The contract was basic, but read something like this: I, ______, commit to helping ______ by doing the following things ______________. Signed, ________.
For two hours that morning, the teens performed just brilliantly, approaching everyone from businessmen in tailored suits, to random mail workers in Birkenstocks, to causal window shoppers roaming the mall. Granted, a few of the teens needed a bit of prodding, and most of them waited for ‘just the right person’, but by the end of the session, each had stretched way beyond their own perceived limitations and fears.
When they were finished with the morning session, they had over 120 signed contracts. We were floored by their success, and couldn’t have possibly been more proud and inspired by what these teens had accomplished.
That is, until they returned from lunch and proceeded to describe the community service project they had come up with, all by themselves!
At this part of the story, I should point out that we (the adult small group leaders) had been working very hard with these teens for several weeks. They were used to being challenged by us, and we were just getting the hang of what it takes to get a teenager to do something they were uncomfortable with doing. We had already spent a lot of time laughing together, and a fair amount crying together as well. We had shared our best stories, along with our most painful ones. We had gotten to know each other as people and friends, along with the great range of emotions that comes with being a human being on this planet. We had become a team, we had become a family.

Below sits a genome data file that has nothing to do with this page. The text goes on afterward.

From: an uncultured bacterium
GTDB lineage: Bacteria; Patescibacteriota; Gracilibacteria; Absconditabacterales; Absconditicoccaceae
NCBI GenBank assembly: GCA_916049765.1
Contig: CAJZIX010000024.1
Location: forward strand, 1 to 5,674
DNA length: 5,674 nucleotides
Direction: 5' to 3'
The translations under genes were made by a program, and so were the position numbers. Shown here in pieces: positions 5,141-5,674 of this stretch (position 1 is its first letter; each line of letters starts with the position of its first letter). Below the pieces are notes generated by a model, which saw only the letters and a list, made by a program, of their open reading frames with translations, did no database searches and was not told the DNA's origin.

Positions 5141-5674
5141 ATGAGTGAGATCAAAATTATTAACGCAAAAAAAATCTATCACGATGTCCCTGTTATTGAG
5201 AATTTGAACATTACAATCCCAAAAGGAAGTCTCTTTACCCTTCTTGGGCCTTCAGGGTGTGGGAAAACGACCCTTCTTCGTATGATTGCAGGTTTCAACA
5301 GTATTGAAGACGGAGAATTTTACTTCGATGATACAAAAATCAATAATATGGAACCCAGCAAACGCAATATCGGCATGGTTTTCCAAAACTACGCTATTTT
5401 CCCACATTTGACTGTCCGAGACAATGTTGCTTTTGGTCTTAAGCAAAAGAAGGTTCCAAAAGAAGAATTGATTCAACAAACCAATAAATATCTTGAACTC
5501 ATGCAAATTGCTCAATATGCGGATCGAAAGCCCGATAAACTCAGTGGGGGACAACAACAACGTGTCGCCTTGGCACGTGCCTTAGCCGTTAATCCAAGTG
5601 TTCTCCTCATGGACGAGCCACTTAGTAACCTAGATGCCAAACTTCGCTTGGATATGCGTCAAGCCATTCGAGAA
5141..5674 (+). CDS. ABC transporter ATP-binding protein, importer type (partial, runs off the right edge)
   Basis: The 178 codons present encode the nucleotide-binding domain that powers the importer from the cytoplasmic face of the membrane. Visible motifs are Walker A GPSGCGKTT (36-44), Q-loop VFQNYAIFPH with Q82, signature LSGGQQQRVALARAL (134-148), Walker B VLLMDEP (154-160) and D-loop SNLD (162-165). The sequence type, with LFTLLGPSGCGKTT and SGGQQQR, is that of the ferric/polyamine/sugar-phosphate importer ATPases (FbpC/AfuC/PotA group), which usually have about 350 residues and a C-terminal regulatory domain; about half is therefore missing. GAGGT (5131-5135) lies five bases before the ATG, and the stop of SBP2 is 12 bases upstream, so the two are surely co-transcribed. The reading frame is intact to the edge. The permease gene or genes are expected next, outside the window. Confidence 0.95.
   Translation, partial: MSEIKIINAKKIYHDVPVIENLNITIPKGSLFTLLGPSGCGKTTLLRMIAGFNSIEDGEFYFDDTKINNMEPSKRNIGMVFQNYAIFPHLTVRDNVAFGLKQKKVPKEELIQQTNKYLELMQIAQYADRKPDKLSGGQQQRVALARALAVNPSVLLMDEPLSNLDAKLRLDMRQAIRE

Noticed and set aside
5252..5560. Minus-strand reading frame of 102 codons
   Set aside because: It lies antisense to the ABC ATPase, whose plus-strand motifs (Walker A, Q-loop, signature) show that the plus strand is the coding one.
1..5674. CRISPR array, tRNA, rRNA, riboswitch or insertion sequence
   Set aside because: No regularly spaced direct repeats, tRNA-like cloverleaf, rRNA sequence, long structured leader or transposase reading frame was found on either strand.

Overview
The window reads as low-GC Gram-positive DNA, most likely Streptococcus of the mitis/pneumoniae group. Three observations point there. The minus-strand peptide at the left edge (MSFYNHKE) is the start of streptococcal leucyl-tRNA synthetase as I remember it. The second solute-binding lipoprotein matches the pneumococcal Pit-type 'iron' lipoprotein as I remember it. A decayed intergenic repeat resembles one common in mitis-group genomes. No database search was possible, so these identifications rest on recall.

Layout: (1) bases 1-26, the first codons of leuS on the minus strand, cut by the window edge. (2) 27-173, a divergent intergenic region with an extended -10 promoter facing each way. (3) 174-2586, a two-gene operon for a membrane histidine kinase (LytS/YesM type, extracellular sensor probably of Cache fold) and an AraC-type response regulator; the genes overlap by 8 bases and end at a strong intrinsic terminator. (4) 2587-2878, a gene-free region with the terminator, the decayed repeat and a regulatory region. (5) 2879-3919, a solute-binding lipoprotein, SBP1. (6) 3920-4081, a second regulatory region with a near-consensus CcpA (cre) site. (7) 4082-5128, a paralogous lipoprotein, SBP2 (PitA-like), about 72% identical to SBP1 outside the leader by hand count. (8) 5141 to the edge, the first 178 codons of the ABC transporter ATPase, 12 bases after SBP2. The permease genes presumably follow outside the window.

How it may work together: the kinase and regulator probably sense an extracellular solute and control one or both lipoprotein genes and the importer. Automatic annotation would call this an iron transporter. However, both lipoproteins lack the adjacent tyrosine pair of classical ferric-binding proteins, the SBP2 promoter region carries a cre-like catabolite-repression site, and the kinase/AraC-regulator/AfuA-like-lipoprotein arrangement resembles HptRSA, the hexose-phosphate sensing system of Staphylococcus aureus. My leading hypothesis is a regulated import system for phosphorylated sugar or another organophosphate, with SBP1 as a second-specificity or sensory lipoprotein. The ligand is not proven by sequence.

So when these young adults returned from their lunch break, we were more than eager to find out how they thought they could serve 1000 people over the course of an afternoon. I was prepared for a breakdown, as my worst fear was that they couldn’t agree to anything.
Much to my surprise, they were 100% ready to take it on, and in a really big and meaningful way.
They had made it a working lunch, sending a team to a local drug store to spend the remains of their lunch money on colored tissue paper, construction paper, and an assortment of pipe cleaners. Over the next hour after lunch, using time we had set aside, they proceeded to make a couple hundred tissue flowers. Attached to each flower, was an empowering message.